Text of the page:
and have'as'oertained that the cross-drive for rotation of the van'e rotor, according to my invention, may be accounted for in the following manner: When the wind impinges on the inner surfaceof the vane, it does not lose its entire dynamic ower owing to the elasticity of the air, but 15 projected through the opening 0 upon the inner side of the vane d, and thus prevents the generation of a partial vacuum at this place. As such a partial vacuum has a articularly great detrimental effect. this e imination of the vacuum upon the inner side of the vane moving against the wind is of the highest importance. By the rotation of the vane rotor, an unsymmetrical Magnus flow is produced in the surrounding layers of air, the .velocity of the air at the side of the vane rotating in the direction of the wind, becoming up to twice the value, which causes a vacuum at this side of the rotor. As the inner surface and the central portion of the rotor vanes rotate almost in the direction of the wind, the resistance of the over pressure will mainly meet the outer portions of the blade only, and thus act as cross-drive.

In comparison with a modern turbine, a two-vane rotor according to Fig. 2, the maximum projection of which is equal to the circular area of the wind turbine Wheel, produces u to 50% more torque than the turbine. e torque of the bi-vane rotor, as shown in Fig. 2, is two to three times as great as the torque of multivane air wheels or earlier constructions. This has been clearly demonstrated by extensive tests in a wind tunnel.

I have experimented with about thirty difi'erent sha es of vanes with cylindrical, helical, para olical, conical, spherical and other shapes of vanes, an example of an eflicient form being given in Fig. 4. The experiments have proved that the vanes semi-circular or spiral in cross-section have the greatest speed'of rotation and power out ut.

he roperties of the vane rotor may be utilize in various manners. The following constructions, which I have tested in actual practice, must be considered as examples only, as it will be readily understood that many other applications are possible.

In the design according to Fig. 5, the improved rotor is directly applied as wind turbine for driving pumps, dynamos or other machinery. Referring to this figure, 0, d is the rotor, the vertical shaft b of which is journaled in two bearings e, e. These bearings are mounted upon the upper end of a pole m adjacent to a well, and supported by rods or stays u. The lower end of the shaft 6 is cranked, and drives during its rotation the pump :1), by means of a connecting, rod p. In order to stop the rotor, a spring-controlled brake f is provided, adapted to be actuated by means of a cord or c ain 9. Should the rotor in its arrested state he struck by powerful lateral gusts of wind, the spring-controlled brake gives way a bit to enable the rotor to turn slightly and set itself in the position of minimum wind resistance. Large sizes of vane rotors may be provided with a tail vane h, which is adapted to be rendered operative in various manners. In the example illustrated, the tail vane is adapted to swing freely around the upper rotor shaft bearing a. After the vane rotor has been stopped by means of the brake f, a Weight 21' is suspended from the chain i, so that the opposite end of the rod of the tail vane is raised, and the pin 7' operatively engages the opening 9" in the end-plate of the rotor, and the tai vane is now connected with the rotor. The vanes 0, d of this modification are rigidly connected with the end plates 1, the tail vane 71. thus turning the rotor together with its vanes, in the direction of minimum Wind resistance.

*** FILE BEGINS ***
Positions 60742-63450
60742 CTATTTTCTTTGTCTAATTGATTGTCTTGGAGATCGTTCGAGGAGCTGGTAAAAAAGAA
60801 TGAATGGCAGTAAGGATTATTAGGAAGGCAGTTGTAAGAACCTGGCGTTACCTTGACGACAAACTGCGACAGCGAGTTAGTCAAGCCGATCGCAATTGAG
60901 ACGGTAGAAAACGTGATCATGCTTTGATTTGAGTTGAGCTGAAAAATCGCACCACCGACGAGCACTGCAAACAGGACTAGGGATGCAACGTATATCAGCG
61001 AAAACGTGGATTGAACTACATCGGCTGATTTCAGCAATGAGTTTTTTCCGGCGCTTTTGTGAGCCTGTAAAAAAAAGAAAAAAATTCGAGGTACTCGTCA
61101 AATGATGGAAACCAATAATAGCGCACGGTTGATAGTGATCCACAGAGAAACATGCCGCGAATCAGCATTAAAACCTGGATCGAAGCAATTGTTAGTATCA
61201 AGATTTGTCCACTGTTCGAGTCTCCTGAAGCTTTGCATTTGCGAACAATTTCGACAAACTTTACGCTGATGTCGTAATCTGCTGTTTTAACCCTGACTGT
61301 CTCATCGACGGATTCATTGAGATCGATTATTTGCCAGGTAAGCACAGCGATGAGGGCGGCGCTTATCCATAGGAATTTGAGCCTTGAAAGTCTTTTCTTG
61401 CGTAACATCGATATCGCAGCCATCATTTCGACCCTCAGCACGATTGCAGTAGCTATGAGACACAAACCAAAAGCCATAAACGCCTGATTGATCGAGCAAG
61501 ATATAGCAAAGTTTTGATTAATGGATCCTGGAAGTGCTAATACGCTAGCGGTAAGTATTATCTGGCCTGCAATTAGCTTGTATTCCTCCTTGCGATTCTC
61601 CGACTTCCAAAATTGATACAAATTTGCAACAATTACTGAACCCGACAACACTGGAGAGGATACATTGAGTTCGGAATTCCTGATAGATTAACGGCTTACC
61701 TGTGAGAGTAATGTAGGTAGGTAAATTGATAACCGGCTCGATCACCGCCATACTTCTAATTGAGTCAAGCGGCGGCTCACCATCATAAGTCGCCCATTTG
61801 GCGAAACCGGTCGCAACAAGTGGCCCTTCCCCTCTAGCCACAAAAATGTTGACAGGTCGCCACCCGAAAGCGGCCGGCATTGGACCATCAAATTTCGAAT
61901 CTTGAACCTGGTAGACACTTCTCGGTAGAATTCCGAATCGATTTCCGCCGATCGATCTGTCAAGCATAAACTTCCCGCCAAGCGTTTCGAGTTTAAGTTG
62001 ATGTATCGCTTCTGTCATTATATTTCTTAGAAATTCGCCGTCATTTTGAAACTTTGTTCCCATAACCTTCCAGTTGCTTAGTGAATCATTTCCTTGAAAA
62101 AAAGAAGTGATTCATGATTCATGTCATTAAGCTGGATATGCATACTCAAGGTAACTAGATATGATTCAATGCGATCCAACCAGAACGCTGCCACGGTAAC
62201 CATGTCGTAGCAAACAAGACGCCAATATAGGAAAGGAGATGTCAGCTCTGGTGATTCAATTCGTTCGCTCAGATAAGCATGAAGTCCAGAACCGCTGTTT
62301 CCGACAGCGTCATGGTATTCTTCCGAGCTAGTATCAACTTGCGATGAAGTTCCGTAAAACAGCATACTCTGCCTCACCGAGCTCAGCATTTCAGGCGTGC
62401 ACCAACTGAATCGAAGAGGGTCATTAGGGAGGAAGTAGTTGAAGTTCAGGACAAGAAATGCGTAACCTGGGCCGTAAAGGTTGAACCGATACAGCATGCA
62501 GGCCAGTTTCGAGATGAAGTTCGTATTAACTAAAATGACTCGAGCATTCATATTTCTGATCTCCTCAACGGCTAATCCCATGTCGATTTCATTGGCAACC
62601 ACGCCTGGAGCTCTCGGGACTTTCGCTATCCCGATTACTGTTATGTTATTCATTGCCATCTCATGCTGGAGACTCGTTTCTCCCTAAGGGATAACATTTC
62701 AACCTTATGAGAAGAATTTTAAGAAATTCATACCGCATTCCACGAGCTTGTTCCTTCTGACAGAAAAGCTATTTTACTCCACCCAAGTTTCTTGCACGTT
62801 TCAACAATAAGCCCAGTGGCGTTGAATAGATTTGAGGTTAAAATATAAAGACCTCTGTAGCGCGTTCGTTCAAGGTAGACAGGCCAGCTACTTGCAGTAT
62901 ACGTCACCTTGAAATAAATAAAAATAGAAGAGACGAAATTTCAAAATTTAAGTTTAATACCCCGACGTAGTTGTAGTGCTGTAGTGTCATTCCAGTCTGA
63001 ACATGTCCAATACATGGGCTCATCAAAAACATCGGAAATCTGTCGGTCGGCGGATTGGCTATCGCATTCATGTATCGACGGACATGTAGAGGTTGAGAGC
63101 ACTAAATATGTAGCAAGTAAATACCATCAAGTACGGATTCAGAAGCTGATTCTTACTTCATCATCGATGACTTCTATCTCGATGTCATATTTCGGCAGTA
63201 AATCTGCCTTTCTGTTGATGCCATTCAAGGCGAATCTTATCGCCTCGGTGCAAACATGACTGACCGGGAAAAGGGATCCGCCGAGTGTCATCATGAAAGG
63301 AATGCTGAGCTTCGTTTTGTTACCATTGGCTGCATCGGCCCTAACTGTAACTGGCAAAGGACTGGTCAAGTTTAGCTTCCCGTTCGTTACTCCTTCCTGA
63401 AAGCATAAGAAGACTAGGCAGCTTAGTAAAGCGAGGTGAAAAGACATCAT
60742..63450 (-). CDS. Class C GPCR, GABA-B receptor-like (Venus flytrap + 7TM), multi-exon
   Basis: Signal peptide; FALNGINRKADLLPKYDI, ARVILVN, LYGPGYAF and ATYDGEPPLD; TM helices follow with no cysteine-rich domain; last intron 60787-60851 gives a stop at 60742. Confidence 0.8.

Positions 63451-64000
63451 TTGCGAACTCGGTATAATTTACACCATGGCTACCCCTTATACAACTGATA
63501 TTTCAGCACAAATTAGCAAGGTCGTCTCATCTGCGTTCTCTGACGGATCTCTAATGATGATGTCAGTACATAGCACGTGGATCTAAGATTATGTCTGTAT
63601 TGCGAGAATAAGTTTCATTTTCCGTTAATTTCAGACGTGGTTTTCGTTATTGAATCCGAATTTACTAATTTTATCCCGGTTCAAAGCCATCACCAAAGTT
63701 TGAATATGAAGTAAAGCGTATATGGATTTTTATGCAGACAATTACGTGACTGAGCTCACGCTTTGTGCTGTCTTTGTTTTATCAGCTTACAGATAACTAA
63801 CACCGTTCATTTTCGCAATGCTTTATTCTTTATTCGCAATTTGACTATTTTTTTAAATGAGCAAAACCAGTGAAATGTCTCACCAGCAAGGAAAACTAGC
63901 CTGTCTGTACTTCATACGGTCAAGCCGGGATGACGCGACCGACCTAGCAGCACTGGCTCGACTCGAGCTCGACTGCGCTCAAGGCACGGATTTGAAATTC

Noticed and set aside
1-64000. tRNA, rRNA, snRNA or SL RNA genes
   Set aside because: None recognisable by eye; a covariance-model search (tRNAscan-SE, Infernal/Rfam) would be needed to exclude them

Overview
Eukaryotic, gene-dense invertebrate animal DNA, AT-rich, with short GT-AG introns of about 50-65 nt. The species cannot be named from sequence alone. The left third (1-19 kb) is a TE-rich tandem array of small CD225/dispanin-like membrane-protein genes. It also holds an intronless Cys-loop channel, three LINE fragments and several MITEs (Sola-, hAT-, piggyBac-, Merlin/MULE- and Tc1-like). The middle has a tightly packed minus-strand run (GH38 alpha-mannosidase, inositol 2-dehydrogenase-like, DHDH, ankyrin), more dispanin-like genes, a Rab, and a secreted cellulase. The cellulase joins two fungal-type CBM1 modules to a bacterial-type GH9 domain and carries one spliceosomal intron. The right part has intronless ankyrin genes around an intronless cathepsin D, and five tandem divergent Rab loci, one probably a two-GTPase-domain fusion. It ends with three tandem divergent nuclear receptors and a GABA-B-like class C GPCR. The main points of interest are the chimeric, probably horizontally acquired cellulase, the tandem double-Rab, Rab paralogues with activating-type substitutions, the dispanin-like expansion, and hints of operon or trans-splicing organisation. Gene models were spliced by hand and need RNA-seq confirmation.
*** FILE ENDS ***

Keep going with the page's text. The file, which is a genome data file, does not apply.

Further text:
In cases where large capacities and constant speeds of rotation come into consideration, a design as illustrated in Fig. 7 may be applied. The rotor is here constructed in two tiers. The two pairs of vanes a, (I and c, d are located at right angles to each other. The end-plates Z, Z, l are rigidly connected by the shaft 6 extending through all of them. The individual vanes are provided with plane semi- .circular end-plates. 2O rigidly connected thereto, and journaled on trunnions fixed upon the plates 1. The outer edges of the pairs of vanes are connected by means of hinged links t. The plates 20 bear pins 21, Fig. 8, springs 8 being located between the vanes and the shaft 1;, tending to draw the vanes together, and thereby to close the same. A brake f serves for stopping the rotor, whereupon the vanes are drawn into a neutral posltion and maintained therein. The rotor is mounted on the top of an engine house is, in which, for instance, a dynamo-electric machine it is driven by the rotor. The shaft 2) of the rotor turns in bearings e, e.